Quitting smoking is a big step in the life of each smoker, but this is not the easy one. One of the greatest things you can do to support yourself to quit is to pinpoint the things that force you to smoke, counting life situations, events, happenings, moods, outlooks, and persons.
Retain a craving notes
Craving notes can help you avoid specific arrangements and prompts. For one or two weeks prior to your quit day, keep a record of your smoking. Note the instants in each day when you hunger for a cigarette:
- What was the time (morning, afternoon, evening)?
- How strong was the hunger (on a scale from 1 to 10)?
- What were you doing (watching the game, playing chess, drinking beer, having a meal)?
- Who were you with (friends, girlfriend or boyfriend, boss, business partners)?
- How were you feeling (happy, upset, anxious, depressed)?
- How did you feel after smoking (calm, relaxed, sleepy)?
Are you usually smoking to get rid of nasty feelings?
A lot of us smoke to cope with bad feelings such as worry, unhappiness, lonesomeness, and nervousness. When you have a bad day, it may look as if you take a cigarette you’ll be happy and calm. Nevertheless, the comfort cigarettes can provide, it’s significant to think of better and more effective methods to keep bad feelings in control. Those better and more effective methods are: working out, meditating, recreation activities, or just simple breathing training such as aerobics, yoga, etc.
For lots of folks, an important step in Quitting smoking is to discover alternative techniques to control these problematic sensations without revolving back to ciggies. Even when smoking is no longer a part of daily routine, the hurting and unpleasant feelings that urged you to take a cigarette in the past still remain in your subconscious. Hence it’s worth taking some time to consider different ways to deal with nerve-wracking circumstances that would habitually have you light up a ciggy.
Guidelines for evading habitual triggers while quitting smoking
Spirits. Many folks smoke during and after alcohol consumption. Try temporary substituting alcohol by non-alcoholic beverages or drink only where smoking is prohibited. On the other hand, try snacking (nuts, candy canes, acid drops, gums), chewing toothpicks or sucking a straw.
Smoking environment. When friends, family members, and co-workers enjoying cigarettes all over the place you, it can be challenging to control yourself and avoid relapse. Chat about your decision to stop smoking so folks understand they should not smoke when you’re around. At your place of work, discover non-smokers and take your lunch breaks with them or spend your break time for walking and exercising.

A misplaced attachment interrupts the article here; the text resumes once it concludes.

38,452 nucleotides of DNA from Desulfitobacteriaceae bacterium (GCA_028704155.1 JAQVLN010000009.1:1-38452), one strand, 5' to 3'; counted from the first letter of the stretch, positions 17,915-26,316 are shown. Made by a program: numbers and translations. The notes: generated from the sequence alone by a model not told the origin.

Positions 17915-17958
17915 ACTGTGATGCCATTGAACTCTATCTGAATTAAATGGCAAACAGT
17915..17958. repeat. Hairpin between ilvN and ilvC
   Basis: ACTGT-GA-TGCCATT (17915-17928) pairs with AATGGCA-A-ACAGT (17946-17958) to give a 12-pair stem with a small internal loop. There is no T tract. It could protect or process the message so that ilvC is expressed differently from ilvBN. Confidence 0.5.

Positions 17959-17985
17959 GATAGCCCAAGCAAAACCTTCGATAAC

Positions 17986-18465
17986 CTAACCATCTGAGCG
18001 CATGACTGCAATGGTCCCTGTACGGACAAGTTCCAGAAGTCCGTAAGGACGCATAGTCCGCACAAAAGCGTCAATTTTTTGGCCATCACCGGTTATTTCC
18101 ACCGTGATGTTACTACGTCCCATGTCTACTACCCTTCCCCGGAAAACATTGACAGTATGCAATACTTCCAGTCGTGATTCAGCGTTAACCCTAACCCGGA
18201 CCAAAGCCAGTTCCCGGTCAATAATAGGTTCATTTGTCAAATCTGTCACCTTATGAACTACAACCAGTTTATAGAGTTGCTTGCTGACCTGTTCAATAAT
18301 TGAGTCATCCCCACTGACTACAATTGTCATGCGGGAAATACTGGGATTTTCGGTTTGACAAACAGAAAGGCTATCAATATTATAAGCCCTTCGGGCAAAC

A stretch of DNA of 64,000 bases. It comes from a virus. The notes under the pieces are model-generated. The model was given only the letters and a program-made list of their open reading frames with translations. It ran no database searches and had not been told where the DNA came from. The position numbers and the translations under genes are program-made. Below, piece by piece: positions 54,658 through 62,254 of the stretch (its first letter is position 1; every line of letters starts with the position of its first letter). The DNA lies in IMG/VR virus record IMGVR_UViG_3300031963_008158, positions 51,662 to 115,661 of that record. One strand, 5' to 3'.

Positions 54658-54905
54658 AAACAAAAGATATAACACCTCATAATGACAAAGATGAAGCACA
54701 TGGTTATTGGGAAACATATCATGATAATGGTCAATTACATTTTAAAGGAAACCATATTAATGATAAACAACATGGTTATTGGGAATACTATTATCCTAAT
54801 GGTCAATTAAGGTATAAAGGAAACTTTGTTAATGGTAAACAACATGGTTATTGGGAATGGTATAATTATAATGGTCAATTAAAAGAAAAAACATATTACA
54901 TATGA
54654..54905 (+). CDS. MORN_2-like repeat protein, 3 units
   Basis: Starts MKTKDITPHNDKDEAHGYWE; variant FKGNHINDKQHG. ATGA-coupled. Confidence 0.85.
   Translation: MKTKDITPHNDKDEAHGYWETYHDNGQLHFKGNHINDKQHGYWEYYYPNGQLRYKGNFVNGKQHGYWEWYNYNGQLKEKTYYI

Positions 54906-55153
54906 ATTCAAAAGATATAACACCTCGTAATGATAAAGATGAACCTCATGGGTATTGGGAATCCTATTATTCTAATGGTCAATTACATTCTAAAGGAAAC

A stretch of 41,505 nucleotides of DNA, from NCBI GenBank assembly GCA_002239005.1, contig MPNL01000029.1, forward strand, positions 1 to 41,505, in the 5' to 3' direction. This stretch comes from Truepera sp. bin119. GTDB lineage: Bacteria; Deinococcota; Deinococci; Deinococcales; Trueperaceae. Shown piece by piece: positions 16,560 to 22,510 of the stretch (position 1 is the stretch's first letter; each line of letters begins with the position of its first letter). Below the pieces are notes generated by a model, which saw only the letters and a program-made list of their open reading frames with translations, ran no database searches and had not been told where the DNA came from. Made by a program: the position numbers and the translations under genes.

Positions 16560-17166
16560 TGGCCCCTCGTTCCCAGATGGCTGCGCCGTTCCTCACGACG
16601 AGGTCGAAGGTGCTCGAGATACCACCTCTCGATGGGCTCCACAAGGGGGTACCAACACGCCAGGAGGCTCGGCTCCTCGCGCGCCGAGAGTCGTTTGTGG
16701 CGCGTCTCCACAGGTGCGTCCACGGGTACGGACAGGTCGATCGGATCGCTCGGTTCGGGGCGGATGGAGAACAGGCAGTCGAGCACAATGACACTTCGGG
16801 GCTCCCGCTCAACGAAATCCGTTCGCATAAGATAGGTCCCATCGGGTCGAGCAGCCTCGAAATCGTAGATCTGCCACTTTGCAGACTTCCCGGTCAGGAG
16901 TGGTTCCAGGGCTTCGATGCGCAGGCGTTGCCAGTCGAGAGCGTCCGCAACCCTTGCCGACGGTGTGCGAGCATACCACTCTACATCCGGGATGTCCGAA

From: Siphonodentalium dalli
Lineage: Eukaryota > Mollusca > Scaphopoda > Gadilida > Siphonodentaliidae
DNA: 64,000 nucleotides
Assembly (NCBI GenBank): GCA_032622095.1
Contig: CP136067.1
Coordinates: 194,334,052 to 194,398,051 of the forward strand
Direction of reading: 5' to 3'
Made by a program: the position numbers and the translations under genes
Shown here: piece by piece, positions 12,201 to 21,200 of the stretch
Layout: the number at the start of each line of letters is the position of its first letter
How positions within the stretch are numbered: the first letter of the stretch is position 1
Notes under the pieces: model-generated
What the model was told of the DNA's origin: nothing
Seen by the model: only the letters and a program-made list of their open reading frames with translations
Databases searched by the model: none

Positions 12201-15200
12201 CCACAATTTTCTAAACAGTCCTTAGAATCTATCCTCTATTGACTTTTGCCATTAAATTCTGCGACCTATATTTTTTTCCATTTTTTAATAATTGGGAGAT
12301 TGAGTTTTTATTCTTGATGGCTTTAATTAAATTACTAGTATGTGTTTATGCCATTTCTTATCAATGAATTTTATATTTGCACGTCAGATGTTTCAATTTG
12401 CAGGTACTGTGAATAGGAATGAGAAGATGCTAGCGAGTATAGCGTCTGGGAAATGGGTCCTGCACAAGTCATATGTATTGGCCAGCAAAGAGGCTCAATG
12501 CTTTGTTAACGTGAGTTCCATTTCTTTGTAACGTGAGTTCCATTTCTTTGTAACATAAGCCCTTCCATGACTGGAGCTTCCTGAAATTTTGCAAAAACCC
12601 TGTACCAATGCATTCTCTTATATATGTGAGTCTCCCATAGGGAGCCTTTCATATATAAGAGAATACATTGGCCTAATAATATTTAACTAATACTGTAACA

Mealtime. For the majority of smokers, end of breakfast or lunch or dinner as well as having coffee means lighting up, and this is one of the most difficult time to avoid a relapse. Nicotine stimulates the production of gastric acid that least to faster digestion. That means that if you eat a lot and feel full smoking will make you feel better and that’s what triggers you to take a cigarette. Hence, first of all, avoid abundant meals and second substitute cigarette after a meal with a piece of fruit, healthy crackers, or chocolate, or a gum.
Coping with nicotine withdrawal symptoms
When you quit smoking, you’ll possibly experience some symptoms that fall under the category of “withdraw from nicotine”. These symptoms start very fast – within an hour of the last cigarette and last for two to five days or even a few weeks.
Common nicotine withdrawal symptoms when quitting smoking:
- Cig cravings and urge to smoke
- Bad temper, frustration, and fury
- Nervousness and tenseness
- Difficulty focusing on tasks
- An amplified desire for food
- Greater than before coughing
- Exhaustion, Tiredness
- Constipation or indigestion
- Unhappiness, hopelessness
While these withdrawal symptoms are really unpleasant, it’s significant to keep in mind that they are only transitory. You’ll feel better as soon as the traces of nicotine are washed out from your body, but in the meantime, tell your friends and family members that for a short while you won’t be your usual self and ask for their sympathy and support.
Cope with cigarette hunger while quitting smoking
Avoiding smoking trigger situations will help to diminish your craving for cigarettes, however, you undoubtedly can’t avoid nicotine cravings completely. Luckily, the symptoms of craving will not last long – typically, in 5 -10 minutes severe cravings diminish. So, when you are tempted to light up, tell to yourself that the relief will come soon.
Entertain yourself. Do the dishes, watch TV, take a bath or shower, call and talk to your friends. It doesn’t really matter what you do as long as it gets your attention off smoking.
Think about your decision to quit. Emphasize on the full picture of quitting smoking stage: consider the health benefits, better appearance, the cash you’re saving, and superior self-confidence.
Avoid tempting circumstances. Current environment and specific activities may trigger the craving. If this is the case, a change of settings can make all the difference.
Prize yourself. Support your victories. Whenever you accomplish over a craving, give yourself a prize to keep yourself inspired. You are about to win this battle.
Where to get help for quitting smoking?
If you read this post you are already in the right place. Philadelphia Quit Smoking Center is #1 clinic in the city of Brotherly Love for those who need help in quitting smoking.
Contact our center (267) 403-3085 for your appointment.